• Page:
  • 1

TOPIC: self representing at court

self representing at court 2 years 9 months ago #75457

  • tash
  • tash's Avatar Topic Author
  • Offline
  • Fresh Boarder
  • Fresh Boarder
  • Posts: 1
  • Thank you received: 0
Ok so first of all I'm not a dad. I'm trying to help my paenter sort out a sticky situation. So basically since we moved in together his son and daughter would stay with us every weekend. Last weekend they stayed with us, myself and my partner fell out, this was infront of the children (not ideal I know) but now the mum is saying that the kids are no longer aloud here and my partner is only aloud to see them at his parents (completely out of order in my books) or she will stop all contact. Anyway, to get to the point. I think he needs to go to court and get contact with his children in concrete so she can't use them as a weapon. The only problem is we don't have a lot of money and could never afford to do this with a solicitor. Has anybody gone to court and self represented themselves? Without a solicitor. How did it go? How do we go about doing this? Any help and advice will be greatly appreciated

Please Log in or Create an account to join the conversation.

Last Edit: by tash.

self representing at court 2 years 9 months ago #75461

The first step would be to get your partner to write a business like letter to his children's mother expressing his concerns to her suggested actions and also giving reassurance with the situation. Don't go into too much detail and read the letter back to yourselves to make sure it is reasonable and has no personal digs, as if it has you will not get a positive response.

The next steps would be:

You can represent yourself in court but first you need to show that you've tried mediation. You can contact local mediation services and the mediator can help you to discuss the issue/s and if you like you can write this down as an unofficial contract. Judges will look favourably on you making the effort to do this.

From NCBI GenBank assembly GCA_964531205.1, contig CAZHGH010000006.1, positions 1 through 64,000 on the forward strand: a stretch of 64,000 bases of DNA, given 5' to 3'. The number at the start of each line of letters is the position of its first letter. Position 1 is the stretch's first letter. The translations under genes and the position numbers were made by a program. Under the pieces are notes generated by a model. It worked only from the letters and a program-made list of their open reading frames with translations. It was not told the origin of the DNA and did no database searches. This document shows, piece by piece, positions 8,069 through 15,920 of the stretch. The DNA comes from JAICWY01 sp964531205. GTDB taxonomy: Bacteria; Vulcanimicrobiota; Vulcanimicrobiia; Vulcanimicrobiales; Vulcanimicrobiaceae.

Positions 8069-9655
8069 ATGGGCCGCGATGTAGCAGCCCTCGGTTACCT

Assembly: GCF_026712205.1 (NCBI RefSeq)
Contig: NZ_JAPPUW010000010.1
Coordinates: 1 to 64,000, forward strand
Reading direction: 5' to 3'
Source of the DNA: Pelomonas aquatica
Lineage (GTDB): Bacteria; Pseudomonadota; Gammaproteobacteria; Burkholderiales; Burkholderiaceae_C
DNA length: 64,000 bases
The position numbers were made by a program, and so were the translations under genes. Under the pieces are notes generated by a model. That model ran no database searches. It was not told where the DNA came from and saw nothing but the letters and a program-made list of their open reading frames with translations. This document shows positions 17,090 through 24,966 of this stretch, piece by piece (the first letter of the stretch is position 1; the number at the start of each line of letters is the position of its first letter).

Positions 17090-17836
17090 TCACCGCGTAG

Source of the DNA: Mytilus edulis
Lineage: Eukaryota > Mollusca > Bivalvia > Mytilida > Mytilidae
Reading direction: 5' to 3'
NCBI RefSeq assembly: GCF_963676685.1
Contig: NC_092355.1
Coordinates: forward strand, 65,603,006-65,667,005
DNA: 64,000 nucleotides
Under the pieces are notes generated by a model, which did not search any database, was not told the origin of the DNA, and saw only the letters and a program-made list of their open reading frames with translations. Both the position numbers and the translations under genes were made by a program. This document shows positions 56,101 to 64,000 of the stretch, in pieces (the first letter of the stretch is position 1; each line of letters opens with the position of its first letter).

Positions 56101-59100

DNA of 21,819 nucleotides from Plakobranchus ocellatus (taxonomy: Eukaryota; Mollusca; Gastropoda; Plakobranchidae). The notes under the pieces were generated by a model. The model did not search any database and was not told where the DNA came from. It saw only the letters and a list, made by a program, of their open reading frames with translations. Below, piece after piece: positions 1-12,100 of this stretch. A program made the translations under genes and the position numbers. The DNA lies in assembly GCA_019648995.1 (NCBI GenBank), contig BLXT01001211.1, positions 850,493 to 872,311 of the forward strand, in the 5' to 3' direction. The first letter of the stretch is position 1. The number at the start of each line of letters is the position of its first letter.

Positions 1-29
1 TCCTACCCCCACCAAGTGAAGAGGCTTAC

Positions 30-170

Another step could be to send a solicitors letter with your concerns and suggest an unofficial contract organised through them. This will cost but no where near as much as going to court.

The court system was just updating when I was there last which was 2014 after 3 1/2 years of going through that process. But when I was there I used a Solicitor or Barrister for very important issues and self represented when I felt I could go it alone, which was most of the time for the last 2 years. Also having a solicitor purely for advice and letters is a great help and then represent yourself in court.

Please Log in or Create an account to join the conversation.

self representing at court 2 years 9 months ago #75466

Hi There,
.
As said above, I would write the ex a letter, expressing how sorry you are that the children were around at the point the 2 of you fell out, but explain that it wasn't as bad as it may seem, it was just a dissagreement, write it in a way that plays down what happened, but also acknowledges that it wasn't an ideal thing to happen whilst the children were there, you want to show that you are taking the ex's concerns on board, without really allowing her to make it a big issue. If you want me to read through the letter you write I am more than happy to do this if you send me a private message with the contents of the letter, or if easier I can give you an email adress to send it too.